I never knew about the behind the scenes shift from having the crew trying to get home to being more about exploration to being about having the crew trying to get home. I'll have to watch for that the rest of the season and see if there is more of an emphasis on the crew getting home. IIRC, this is the season when they are able to establish contact with Starfleet so that would show more of an emphasis on trying to make it back to the Alpha Quadrant.

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This is why my entry in Pocket's Star Trek: Myriad Universes alternate-history miniseries, Places of Exile, was an alternate Voyager saga where the ship was crippled halfway through "Scorpion" and the crew was left with no choice but to live out their lives in the Delta Quadrant and finally embrace it as their home. That was the direction I always felt the show should've gone and regretted that it didn't.

I loved Places of Exile. It was a really good alternate take on the series and stayed true to the characters while taking them in different directions.

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She was a very rich character played by a fine actress, and it's a shame that so many people dismissed the character's and the actress's worth just because she was sexy.

It is, though I think fans warmed up to her once they realized that she was more than just a good looking woman in a skintight catsuit.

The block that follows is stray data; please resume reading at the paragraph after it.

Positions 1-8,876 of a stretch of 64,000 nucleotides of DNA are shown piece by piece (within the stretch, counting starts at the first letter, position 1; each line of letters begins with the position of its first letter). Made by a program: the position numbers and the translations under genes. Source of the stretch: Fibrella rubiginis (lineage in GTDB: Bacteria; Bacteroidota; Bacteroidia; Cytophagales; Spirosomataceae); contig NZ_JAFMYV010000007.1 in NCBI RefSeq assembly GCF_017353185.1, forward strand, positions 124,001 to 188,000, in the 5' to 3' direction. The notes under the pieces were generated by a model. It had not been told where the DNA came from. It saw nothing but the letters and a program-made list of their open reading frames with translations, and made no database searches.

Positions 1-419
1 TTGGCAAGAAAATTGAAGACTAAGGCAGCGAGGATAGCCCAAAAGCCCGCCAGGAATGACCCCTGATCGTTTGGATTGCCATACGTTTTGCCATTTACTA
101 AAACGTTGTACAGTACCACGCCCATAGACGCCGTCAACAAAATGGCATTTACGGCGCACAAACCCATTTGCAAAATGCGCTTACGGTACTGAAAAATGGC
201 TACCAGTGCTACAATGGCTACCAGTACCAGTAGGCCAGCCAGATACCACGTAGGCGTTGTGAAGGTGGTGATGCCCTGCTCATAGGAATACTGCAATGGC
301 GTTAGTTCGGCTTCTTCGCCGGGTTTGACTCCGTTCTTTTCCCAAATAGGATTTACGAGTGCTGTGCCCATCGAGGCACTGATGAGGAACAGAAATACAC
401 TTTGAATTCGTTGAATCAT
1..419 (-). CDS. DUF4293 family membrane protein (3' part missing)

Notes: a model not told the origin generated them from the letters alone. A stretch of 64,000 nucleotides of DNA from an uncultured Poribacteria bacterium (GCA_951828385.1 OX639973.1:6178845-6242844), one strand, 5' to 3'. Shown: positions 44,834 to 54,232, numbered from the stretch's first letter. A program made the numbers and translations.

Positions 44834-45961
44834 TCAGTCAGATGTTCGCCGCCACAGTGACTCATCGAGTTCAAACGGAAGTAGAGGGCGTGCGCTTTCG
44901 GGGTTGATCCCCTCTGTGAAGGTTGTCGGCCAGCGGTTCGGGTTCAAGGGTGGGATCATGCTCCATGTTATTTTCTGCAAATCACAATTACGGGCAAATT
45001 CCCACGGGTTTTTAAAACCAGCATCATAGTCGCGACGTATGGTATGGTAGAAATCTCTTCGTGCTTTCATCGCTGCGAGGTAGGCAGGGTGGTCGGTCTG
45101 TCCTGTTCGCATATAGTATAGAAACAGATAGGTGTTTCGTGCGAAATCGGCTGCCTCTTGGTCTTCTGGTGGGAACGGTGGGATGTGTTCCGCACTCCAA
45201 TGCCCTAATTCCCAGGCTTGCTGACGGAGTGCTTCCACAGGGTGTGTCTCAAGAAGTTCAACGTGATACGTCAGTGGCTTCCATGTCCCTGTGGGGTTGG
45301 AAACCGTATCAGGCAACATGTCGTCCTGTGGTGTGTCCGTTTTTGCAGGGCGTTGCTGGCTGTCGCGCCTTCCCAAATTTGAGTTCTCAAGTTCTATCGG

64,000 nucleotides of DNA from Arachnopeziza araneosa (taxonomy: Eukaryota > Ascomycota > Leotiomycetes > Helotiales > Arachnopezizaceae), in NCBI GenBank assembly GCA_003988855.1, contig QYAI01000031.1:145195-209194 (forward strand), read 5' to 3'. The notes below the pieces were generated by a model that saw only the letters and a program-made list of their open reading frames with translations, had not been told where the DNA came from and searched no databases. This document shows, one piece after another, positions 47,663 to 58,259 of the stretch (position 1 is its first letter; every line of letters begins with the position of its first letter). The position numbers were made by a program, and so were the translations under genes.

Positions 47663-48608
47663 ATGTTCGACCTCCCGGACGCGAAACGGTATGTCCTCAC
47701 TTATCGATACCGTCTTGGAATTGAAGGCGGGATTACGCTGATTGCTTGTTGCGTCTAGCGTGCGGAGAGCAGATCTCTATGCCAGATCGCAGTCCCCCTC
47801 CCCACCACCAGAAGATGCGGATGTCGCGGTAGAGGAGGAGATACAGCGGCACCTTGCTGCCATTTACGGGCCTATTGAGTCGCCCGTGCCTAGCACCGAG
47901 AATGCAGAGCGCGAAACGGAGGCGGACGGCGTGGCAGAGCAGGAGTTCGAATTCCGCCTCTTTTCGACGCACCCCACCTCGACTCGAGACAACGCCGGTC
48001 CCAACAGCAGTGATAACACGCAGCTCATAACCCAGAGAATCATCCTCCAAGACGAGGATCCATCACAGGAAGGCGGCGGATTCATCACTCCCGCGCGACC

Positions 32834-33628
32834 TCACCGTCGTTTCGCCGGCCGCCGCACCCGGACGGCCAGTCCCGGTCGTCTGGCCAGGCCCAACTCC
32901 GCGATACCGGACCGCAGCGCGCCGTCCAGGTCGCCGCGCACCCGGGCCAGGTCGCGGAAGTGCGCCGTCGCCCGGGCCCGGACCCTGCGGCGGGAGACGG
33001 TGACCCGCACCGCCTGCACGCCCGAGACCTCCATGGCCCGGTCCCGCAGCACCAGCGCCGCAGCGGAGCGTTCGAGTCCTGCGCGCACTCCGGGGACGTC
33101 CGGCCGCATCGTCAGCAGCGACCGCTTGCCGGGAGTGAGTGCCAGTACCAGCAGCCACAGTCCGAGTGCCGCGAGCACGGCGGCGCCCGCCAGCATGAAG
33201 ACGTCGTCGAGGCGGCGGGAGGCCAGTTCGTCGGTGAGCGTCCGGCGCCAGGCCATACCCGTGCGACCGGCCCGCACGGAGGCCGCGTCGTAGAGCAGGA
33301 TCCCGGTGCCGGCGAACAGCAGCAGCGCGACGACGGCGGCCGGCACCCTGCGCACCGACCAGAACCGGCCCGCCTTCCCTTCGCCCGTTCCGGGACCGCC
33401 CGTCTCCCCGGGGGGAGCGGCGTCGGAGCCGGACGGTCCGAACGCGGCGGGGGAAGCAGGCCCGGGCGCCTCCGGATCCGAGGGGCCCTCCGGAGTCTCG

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And really, all the people who complain about Voyager (and Enterprise, for that matter) having sexy characters need to rewatch TOS (and maybe apologize to the actors of TNG and DS9).

Exactly. Voyager and Enterprise get a lot of flak for sex appeal but from the limited number of TOS episodes I have watched there were plenty of sexy ladies showing off skin.Look at Deanna Troi. She wore a form fitting costume while everyone else wore regular Starfleet uniforms. All of the Trek shows used sex appeal.

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I quickly got more tired of the Borg than I was of the Klingons, but the "Scorpion" two-parter was a good story.

I love the Borg, but Voyager overused them. They got some good stories out of the Borg and Seven is a great character but  there could have been less Borg episodes.

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That happened a few times. What were they going to do?  She couldn't put him in the brig and he couldn't request a transfer. They were stuck with each other.

I get that. Janeway herself makes that argument back in season 1 when she has to discipline some of the officers. She doesn't have the luxury of placing people in the brig for too long. She can't exactly get a replacement first officer or chief engineer.

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And it doesn't explain why T'Pol in Enterprise also wore a catsuit, even though the male version of the Vulcan High Command uniform was nowhere near as figure-hugging. Or why, when T'Pol joined Starfleet in season 4 after being a civilian crewmember in season 3, her "uniforms" were just her civilian outfits with rank pips and department-color piping added.